Archaeologist Ji, also the dean of education at La Sierra University in Riverside, California, said that located in strata prior to that of the inscribed altar at the Ataruz site, there is a non-Moabite Iron IIA temple. He is unsure whether it was settled by the Israelites, such as the Gadites, or even another as yet unnamed people, but said the Mesha Stele could potentially offer clues.
“After the destruction of this temple, a Moabite sanctuary was built at the site, which is dated to the late 9th-early 8th centuries BCE. Hence, Ataruz is a showcase site showing what was Moabite and what was non-Moabite (Israelite?),” said Ji in an email.
What exactly was the nature of the Moabite kingdom is still debated by scholars, said Ji, who argue whether it was a true kingdom or a confederation of tribal groups. He believes that the Moabite kingdom took over territory east of the Jordan River from the northern Israel kingdom and that, comparable to Judah or Israel, King Mesha “stepped up as a de facto king” who brought economic prosperity and political stability.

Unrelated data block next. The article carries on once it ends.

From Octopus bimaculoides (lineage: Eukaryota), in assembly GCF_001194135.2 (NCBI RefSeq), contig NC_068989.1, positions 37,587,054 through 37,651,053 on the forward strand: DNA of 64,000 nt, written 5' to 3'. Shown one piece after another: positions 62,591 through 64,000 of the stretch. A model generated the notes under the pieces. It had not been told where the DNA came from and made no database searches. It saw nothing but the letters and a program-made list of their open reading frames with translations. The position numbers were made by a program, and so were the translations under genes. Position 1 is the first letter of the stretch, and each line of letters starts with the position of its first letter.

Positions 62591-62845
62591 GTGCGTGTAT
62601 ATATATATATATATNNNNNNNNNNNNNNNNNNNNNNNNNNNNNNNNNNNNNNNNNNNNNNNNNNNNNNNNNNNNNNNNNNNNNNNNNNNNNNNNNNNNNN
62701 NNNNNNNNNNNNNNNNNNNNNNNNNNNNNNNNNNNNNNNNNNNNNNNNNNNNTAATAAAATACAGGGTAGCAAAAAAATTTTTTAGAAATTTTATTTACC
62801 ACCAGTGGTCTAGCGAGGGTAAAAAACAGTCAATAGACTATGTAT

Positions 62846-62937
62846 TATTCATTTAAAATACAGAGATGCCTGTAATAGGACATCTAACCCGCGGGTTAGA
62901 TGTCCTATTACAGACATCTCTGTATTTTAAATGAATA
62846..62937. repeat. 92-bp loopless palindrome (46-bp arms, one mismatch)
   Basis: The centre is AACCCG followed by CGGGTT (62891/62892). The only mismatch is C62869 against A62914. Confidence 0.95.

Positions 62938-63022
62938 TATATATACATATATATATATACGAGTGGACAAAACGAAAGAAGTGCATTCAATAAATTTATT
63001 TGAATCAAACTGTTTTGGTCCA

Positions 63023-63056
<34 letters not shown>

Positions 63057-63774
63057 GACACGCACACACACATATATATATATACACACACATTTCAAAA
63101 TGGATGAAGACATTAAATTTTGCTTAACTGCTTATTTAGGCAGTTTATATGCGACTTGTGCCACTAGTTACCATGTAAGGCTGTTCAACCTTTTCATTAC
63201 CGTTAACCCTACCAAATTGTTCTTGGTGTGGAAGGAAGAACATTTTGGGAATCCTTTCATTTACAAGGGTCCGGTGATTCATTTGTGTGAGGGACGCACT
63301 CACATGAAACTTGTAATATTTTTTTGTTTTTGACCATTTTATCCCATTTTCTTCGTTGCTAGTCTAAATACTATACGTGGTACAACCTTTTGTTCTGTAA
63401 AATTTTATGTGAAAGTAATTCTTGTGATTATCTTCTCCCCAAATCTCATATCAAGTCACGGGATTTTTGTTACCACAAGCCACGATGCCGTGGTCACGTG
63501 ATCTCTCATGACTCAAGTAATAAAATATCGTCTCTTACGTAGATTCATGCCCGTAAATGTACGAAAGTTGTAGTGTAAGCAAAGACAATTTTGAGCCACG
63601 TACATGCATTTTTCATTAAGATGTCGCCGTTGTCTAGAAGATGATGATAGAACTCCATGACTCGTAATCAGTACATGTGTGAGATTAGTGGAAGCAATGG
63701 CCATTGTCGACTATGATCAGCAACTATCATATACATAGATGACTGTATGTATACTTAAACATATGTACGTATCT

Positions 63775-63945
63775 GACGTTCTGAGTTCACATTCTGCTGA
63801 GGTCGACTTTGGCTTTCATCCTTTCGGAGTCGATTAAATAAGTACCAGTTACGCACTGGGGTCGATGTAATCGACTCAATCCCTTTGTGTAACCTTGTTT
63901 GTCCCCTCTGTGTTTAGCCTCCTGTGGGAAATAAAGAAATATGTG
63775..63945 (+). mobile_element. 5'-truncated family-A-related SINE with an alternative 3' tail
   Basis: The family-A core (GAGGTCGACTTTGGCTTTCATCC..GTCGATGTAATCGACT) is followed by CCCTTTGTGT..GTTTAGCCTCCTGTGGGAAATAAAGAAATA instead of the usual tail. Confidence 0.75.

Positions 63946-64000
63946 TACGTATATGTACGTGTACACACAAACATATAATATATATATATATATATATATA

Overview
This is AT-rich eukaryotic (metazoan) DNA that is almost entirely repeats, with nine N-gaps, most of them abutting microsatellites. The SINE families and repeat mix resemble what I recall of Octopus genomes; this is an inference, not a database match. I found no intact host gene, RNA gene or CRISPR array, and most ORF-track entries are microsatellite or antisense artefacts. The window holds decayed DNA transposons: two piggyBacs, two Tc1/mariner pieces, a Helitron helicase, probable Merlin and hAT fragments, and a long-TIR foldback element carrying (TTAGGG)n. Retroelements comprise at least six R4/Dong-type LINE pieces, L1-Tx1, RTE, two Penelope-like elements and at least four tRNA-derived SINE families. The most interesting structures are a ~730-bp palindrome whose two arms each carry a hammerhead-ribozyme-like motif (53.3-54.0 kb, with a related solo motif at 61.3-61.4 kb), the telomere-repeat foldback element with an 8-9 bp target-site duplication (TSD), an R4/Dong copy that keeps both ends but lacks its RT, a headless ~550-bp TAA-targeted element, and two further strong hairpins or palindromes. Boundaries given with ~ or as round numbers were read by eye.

The Moabite kingdom “might have also been relatively short-lived, and its political system was somewhat fragmentary rather fully centralized. This kind of socio-economic limit might be related to the non-grandiose nature of Moabite architecture and material culture,” Ji told The Times of Israel.
There is also archaeological proof of Sea Peoples and Philistine influences found at the site, said Ji. In the pre-Moabite temple layers, there are indications of Phoenician and Egyptian culture on some objects, he said. “There seem to have been some contacts between Moab and the western region,” he noted, probably through the Jordan Valley.
So were there Hebrews at Atarot?
With cautious support, in the Levant article, Bean reiterates the proposal Rollston made publicly in 2011 that the word “Hebrews” could possibly appear in the much damaged Inscription B.